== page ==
Be sure to watch the 12 minute video above to learn more and view the SOLO Server administration interface demonstration.
Time flies when you're having fun, and over the last 10 years, we have certainly had plenty of fun doing the work we do here. As such, it makes it hard for us to imagine that the last time we did a major visual overhaul on the SOLO Server administration interface dates back to late 2006! Well we're at it again, and "better late than never" as they say… To begin, let's talk about some of the really good reasons we had to make some significant changes.
First, we have to concede that not every page in SOLO Server's author administration interface is going to be responsive with this update. This will take place over time, in a safe, undisruptive manner. However, the login page is a good example of what you can expect to see, so let's start by looking at the previous login page.
The previous design used a fixed-width which is true to its date: 2006. (This is why so much dark-gray area is visible in this screen shot.) Consequently, the previous design did not scale well to displays that did not exist back when it was created. This includes things like smart phones (iPhone, Android), higher resolution (like 2K, 4K/UHD) displays on PCs and Macs. Now let's preview the new login page:
As you can see, the new login page makes much better use of the space available. Additionally, it is responsive, so the content automatically wraps and scales as needed based on the screen or viewport size. In other words, things move and scale automatically based on the browser's size, whether you are using a desktop monitor or a smart phone.
We feel the menu structure was previously more complicated than it had to be, and could be a bit confusing (especially for new users). For example, the menu previously became visible when hovering the mouse over an item, which created two problems:
a) It was easy to slip with the mouse and lose your place as you navigated deeper into the 2nd and 3rd tiers of the menu, and
b) It did not work on touch-devices (like phones and tablets).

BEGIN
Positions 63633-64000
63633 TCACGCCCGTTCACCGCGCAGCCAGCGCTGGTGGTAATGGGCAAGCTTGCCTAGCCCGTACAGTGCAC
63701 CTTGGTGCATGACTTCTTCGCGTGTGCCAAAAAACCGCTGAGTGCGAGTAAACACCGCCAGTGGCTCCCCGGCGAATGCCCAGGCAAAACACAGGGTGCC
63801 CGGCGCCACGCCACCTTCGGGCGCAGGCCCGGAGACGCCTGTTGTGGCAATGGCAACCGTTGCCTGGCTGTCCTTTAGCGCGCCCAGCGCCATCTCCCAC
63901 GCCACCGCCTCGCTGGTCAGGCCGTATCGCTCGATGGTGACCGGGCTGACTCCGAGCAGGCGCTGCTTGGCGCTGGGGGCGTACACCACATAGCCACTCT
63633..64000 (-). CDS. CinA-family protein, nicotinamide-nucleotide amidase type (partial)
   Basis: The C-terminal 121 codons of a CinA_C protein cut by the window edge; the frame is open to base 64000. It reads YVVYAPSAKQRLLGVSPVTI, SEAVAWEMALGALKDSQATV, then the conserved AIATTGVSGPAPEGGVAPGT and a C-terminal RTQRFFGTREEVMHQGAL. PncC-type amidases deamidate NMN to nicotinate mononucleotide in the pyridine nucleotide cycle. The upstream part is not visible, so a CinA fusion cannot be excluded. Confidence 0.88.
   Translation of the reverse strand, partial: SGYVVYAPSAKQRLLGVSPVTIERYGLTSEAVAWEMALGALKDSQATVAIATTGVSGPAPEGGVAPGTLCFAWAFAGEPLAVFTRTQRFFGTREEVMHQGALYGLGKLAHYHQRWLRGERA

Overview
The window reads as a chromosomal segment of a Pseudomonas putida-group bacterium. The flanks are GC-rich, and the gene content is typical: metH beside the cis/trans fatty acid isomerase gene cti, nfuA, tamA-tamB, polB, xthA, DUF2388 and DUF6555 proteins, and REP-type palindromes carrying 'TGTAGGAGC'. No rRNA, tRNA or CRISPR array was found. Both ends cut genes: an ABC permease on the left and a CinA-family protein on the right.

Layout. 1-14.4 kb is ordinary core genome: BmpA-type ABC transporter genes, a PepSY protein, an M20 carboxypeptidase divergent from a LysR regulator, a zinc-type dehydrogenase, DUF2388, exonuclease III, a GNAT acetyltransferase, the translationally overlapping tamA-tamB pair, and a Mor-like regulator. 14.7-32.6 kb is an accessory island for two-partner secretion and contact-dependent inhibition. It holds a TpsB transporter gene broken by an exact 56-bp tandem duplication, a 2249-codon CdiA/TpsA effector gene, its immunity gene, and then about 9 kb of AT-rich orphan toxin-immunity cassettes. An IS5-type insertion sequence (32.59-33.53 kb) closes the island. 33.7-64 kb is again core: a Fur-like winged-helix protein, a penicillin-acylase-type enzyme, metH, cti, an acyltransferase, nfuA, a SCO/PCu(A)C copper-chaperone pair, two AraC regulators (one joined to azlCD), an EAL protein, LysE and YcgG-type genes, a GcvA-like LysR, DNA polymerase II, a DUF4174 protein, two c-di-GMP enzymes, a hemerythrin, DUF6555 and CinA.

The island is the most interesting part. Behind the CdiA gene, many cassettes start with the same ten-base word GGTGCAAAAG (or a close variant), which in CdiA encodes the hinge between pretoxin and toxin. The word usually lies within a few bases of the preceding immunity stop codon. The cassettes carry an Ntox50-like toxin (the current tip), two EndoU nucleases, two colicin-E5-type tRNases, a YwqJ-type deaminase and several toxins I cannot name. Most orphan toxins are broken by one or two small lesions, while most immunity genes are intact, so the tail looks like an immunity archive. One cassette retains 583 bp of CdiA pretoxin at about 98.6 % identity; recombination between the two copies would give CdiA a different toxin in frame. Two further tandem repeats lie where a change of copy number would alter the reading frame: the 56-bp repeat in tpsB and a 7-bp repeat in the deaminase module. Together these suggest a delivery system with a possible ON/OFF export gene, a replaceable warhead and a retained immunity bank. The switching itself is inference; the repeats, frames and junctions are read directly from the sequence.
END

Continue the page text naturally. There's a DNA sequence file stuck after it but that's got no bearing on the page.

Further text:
Now, we can compare and contrast this with the new menu…
With the new menu, you click or touch to bring a menu up, and you can click or touch the same item again (or the space outside of the menu) to close the menu. Things are drastically simplified, and never exceed 2 tiers in the menu itself. Furthermore, most of the key items you previously configured under the "Authors" are now under a "Configure" menu, and with the e-commerce specific items now all grouped under the "Store" menu.
So now you might ask, but what did you do with the menu to address goal 1 of making it responsive? Well, we have that covered too! Here is a preview of what things look like on a phone, tablet, or a desktop browser sized-down to have a small viewport.
The new menu shows as a "hamburger" (top-right) on smaller devices/viewports.
Upon clicking or touching the "hamburger", the menu and it's child menus become visible. (The fade here is just to keep this graphic smaller).
Implementing these menu changes required us to make some significant updates to the underlying technologies used to handle the visuals, which brings us to our next goal...
Don't worry! When logged into SOLO Server, access the Help menu on the top right side and click Menu Transition Guide.
SOLO Server has been a robust, stable system for licensing and e-commerce since it was introduced in 1998. There's no doubt in our minds that its rock-solid stability and performance have been key to its success. As with any system that has been around for so many years, it has had the opportunity to evolve and adapt to our customers' needs -- your needs. However, with added flexibility, added complexity often follows. With these new underlying technologies in place, we have some ideas on how we might bring some order to the complexities behind some administrative tasks, while not removing or reducing the vast flexibility that has driven SOLO Server's success.
Be sure to watch the recorded webinar at the top of this post to see a demonstration of the new menu system.
Abram Pousada is one of the passionate Software Engineers with SoftwareKey.com. He started his career with SoftwareKey.com when he was in high-school and has been with the company for over a decade. After-hours, the self-proclaimed geek enjoys a variety of engaging hobbies ranging from even more programming to video games and mountain biking.
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